What is Clean Architecture?
Clean architecture series
In this quick introduction I will show you the key concepts and benefits around the clean architecture that helped me understand the idea behind it.
So, let's go straight to the point:
Clean architecture is a software design created by Robert C. Martin and published in Clean Coder Blog that focuses on separating concerns and decoupling dependencies within a system. Also, provides a set of guidelines that divides your project into layers to build a maintainable, testable and scalable systems.
The clean architecture benefits:
We want switch or test another framework: we only have to make a change in one place without cause a ripple effect in others.
All business logic as use case: no boilerplate code and easy to find.
Independent of UI: We should able to change the presentation layer easily without affect the rest of the system.
Independent of Database: The capacity to change the database without affecting the rest of the system and how the users get the data.
Independent of any external agency: The business rules are an atomic component (entities). They don't know anything about the external world.
Easy to test: We just need to create some mocks and supply the correct assembly to the dependency injection in your tests.
Keep away from the chaos: Presentation, business logic/rules and data access should never to be connected so as to be difficult to separate.
The clean architecture is explained with the following diagram:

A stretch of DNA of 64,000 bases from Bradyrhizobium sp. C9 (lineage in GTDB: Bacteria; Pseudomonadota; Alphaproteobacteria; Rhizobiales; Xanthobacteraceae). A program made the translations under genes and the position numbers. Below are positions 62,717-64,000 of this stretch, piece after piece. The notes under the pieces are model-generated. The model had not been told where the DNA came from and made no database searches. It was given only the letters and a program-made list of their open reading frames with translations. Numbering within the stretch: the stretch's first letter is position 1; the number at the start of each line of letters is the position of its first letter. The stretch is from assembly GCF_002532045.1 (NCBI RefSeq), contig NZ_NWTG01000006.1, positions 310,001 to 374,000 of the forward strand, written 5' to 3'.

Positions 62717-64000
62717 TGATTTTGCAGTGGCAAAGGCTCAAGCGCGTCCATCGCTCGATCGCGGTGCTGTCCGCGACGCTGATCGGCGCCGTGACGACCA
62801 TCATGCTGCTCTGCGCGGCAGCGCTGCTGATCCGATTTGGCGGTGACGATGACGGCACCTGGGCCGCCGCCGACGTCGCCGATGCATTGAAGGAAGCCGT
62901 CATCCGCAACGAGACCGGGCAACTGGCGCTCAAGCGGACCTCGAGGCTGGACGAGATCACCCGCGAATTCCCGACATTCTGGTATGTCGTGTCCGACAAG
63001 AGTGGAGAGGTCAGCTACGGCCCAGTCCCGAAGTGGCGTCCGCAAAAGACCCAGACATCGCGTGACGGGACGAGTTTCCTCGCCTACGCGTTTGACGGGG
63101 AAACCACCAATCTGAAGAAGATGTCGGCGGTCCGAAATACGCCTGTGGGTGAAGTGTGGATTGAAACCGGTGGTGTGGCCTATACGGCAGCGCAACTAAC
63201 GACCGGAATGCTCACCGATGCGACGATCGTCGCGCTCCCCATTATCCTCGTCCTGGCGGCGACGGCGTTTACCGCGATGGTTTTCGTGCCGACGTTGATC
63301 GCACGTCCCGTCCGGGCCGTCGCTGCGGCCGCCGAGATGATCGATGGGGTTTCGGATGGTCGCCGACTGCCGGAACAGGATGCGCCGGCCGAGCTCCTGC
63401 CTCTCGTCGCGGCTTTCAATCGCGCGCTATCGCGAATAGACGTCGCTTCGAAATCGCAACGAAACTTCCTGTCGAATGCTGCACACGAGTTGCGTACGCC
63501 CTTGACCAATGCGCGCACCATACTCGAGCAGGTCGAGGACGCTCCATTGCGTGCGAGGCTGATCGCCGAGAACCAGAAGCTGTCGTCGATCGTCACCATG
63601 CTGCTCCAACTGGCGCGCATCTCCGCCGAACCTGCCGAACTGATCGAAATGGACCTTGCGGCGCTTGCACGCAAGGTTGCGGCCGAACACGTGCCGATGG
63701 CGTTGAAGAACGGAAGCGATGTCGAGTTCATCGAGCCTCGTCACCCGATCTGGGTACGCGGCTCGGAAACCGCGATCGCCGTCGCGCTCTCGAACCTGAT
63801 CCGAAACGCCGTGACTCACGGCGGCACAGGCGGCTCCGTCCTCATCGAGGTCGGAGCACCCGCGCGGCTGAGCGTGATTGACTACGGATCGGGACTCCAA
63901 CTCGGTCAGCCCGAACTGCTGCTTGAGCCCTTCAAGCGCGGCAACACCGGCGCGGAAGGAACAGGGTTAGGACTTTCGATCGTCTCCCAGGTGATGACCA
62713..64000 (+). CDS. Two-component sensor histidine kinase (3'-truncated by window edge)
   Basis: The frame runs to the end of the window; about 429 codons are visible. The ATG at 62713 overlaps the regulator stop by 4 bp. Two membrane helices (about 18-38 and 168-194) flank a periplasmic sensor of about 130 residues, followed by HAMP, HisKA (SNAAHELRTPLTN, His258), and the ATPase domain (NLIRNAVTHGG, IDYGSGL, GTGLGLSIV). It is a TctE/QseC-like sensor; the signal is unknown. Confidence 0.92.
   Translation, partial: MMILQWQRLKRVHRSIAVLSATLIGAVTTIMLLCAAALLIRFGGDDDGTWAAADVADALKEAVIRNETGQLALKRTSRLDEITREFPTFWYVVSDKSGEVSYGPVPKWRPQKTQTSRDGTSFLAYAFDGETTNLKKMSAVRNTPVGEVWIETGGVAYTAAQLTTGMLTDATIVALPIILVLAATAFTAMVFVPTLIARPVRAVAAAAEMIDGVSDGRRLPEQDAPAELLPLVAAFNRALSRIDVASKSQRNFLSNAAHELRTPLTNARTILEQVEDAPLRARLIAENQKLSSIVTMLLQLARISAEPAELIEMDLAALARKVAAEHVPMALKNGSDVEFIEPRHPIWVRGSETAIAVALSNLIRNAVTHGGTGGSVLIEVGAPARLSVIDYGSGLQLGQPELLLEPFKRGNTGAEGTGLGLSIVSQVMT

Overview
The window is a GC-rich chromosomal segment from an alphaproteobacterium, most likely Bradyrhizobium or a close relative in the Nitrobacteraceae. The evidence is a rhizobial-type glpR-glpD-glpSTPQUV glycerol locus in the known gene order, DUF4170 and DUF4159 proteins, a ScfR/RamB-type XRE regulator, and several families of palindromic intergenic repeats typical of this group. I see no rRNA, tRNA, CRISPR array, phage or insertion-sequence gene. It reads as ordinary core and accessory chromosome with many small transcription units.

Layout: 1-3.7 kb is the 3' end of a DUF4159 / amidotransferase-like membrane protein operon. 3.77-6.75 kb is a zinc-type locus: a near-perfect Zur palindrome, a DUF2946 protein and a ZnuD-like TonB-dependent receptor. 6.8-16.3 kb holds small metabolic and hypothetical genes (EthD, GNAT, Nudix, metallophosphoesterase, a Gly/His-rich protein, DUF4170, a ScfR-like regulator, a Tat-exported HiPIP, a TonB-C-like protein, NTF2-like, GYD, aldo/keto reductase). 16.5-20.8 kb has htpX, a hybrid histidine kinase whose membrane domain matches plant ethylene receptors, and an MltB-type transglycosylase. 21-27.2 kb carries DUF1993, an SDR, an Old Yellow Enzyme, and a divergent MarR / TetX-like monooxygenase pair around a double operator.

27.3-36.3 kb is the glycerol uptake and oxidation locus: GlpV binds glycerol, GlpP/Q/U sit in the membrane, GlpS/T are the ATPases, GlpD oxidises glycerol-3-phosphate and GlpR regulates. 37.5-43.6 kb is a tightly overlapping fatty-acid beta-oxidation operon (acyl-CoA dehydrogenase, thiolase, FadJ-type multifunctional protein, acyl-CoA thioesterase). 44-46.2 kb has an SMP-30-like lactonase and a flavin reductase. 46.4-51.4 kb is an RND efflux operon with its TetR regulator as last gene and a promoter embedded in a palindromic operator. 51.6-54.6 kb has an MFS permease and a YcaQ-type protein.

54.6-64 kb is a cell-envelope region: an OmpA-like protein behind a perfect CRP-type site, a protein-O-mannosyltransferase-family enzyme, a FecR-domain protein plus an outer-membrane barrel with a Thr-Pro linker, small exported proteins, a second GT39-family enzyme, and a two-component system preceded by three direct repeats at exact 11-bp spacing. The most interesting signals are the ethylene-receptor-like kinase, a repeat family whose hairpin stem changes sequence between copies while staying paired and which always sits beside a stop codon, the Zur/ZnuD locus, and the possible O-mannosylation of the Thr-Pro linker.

The inner circles contains the business logic and rules without dependencies on any third-party library which allows us to use a framework as a tool and not adapt the system of a specific technology.
Entities: Encapsulate all business rules without external dependencies which could be used by different applications.
Use Cases: Contains the business logic for specific usage scenario which orchestrate the flow of data to and from the entities.
The outer circles usually contains frameworks, databases and 3rd party tools. Change the tool or framework in any outer circle doesn’t affect the inner circles.
Interface Adapters: Is a set of components that convert the data from external sources like API request or other systems to the most convenient format for the use cases.
Frameworks and drivers: Frameworks, tools, libraries... for example; The implementation of web server, databases and logger should be in this layer.
The Dependency Rule
When you adopted the clean architecture you must follow "The Dependency Rule":
This rule says that source code dependencies can only point inwards. Nothing in an inner circle can know anything at all about something in an outer circle. In particular, the name of something declared in an outer circle must not be mentioned by the code in the an inner circle. That includes, functions, classes. variables, or any other named software entity.
The arrows represents the dependence flow, indicating that one outer circle can depend on an inner circle but that an inner circle can not rely on an outer circle which ensures that components or classes are independent.
From now on, we can continue reading the rest of the "Clean Architecture Series"
See you then.